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Oil: Can Ghana stand up to ExxonMobil?

  • SOURCE: | qwesa2big
  • The possibility of being intimidated into giving away our resources for a pittance is a reality, especially when it comes to dealing with big players in the oil and gas industry who have the financial muscle to undertake big ticket projects.

    The entry of the world’s largest oil and gas companies, ExxonMobil into Ghana to explore and produce oil from Ghana’s Deepwater Cape Three Point Offshore oilfield is undoubtedly a strong indication that major international oil companies such as British Petroleum (BP), Shell, Aker and other Chinese giants will flock into Ghanaian waters.

    If the idiom ‘coming events cast their shadows before them,’ is anything to go by, then the contents of the petroleum agreement signed between Ghana and ExxonMobil Corporation should switch our radars into full gear, ready to interrogate and unpack the issues.
    Ghana’s regulatory framework not mature enough
    After the signing of the ExxonMobil deal, analysts have become increasingly worried about the weaknesses in the country’s regulatory regime and institution.
    The Texas-based company is Number 13 on Forbes’ 2017 Global 2000 list of the world’s biggest and most powerful public companies, as measured by a composite score of revenues, profits, assets and market value.
    Even though it slipped four spots from last year, the oil giant has started to see its fortunes turn as oil prices climb. Exxon reported a 122 per cent surge in profits in its latest quarter.

    The concern is that:

    • We are talking here about a company, whose annual turnover is several times the size of Ghana’s Gross Domestic Product (GDP); In 2016 alone, ExxonMobil’s revenue amounted to approximately US$219 billion.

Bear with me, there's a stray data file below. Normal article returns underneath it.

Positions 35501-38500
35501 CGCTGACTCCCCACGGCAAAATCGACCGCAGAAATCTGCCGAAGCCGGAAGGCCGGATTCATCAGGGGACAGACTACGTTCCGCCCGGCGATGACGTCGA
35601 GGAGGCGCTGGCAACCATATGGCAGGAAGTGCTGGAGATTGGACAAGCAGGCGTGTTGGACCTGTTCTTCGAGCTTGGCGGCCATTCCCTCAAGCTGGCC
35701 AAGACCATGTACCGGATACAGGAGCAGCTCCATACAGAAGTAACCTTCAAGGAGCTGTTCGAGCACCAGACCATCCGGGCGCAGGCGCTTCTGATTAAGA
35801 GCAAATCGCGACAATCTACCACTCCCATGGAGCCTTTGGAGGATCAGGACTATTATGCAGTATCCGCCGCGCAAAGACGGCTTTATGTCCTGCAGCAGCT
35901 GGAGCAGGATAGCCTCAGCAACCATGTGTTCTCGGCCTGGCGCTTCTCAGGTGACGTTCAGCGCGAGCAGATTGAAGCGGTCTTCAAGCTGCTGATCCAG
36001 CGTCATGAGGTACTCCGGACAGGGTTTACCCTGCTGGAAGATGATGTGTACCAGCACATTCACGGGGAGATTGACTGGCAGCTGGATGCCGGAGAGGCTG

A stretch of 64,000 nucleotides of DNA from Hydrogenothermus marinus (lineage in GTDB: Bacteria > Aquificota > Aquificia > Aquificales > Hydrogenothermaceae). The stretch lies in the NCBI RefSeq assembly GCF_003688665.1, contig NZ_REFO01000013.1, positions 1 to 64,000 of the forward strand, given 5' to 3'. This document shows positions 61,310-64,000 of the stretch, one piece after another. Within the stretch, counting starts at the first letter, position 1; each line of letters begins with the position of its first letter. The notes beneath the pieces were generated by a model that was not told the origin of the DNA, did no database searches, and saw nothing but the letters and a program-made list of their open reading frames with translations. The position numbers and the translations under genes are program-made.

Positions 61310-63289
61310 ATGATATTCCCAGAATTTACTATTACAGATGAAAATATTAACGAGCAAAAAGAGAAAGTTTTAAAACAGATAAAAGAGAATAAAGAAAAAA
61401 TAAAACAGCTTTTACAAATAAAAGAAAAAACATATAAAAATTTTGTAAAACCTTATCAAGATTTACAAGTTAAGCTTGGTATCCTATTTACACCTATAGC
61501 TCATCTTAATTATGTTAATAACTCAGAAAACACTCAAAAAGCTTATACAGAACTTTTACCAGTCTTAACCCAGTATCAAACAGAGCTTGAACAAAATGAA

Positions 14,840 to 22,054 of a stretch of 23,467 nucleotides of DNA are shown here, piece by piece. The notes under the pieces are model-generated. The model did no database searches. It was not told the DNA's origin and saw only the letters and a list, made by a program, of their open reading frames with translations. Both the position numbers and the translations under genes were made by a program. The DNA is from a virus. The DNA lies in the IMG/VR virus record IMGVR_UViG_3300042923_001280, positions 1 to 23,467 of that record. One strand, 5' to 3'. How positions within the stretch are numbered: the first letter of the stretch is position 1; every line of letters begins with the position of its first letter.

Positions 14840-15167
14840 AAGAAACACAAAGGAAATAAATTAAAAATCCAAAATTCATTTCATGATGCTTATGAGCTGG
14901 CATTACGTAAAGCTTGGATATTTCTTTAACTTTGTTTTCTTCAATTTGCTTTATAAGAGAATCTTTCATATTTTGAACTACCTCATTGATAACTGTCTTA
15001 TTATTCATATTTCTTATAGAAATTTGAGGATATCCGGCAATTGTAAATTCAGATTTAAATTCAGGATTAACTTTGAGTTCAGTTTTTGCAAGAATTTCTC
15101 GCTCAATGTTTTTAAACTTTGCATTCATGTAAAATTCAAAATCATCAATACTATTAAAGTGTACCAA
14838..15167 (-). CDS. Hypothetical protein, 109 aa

• A company that has the capacity to hire the brightest and best of lawyers;
    • A company that can buy political patronage in a country, whose political party funding is largely dependent on private sector funding;
    • Even though the our electoral laws prohibit funding from foreigners, it is a known fact that in practice monies have come foreigners and even foreign governments to support political campaigning;

    No petroleum regulations
    The risk of big players overriding Ghana’s regulatory institutions is compounded even further by the fact that the development of general petroleum regulations remains incomplete. This is in spite of persistent calls from civil society groups among others for the regulations to be passed to guide the implementation of petroleum Exploration and Production law.
    The Challenges Ghana has had with Kosmos over proprietary data, spill of light toxic mud, right of first refusal among others should serve as basis for caution.

    Having from the onset sidestepped provisions in the law which demanded open competitive bidding with regards to negotiations with players in the upstream sector, described the agreement as among the best so far signed (before parliamentary ratification) one wonders how well Ghana’s regulatory regime can effectively stand up to the likes of ExxonMobil.

    Mitigating the risks
    Analysts maintain that there should be continuous strengthening of the regulator to afford effective monitoring of such big players.
    Policy analyst, Dr Steve Manteaw suggests a move towards the convergence of regulatory institutions, adding that Parliamentary vigilance and effective oversight will be necessary.
    Citizens vigilance and pro-activeness – including public interest litigation is strongly advised, as well as Citizens’ access to contracts, very key, even though the law is not categorical on it.
    Section 56 (1) & (2) require the establishment and maintenance of a publicly accessible Register of Petroleum Agreements, licenses, and permits.

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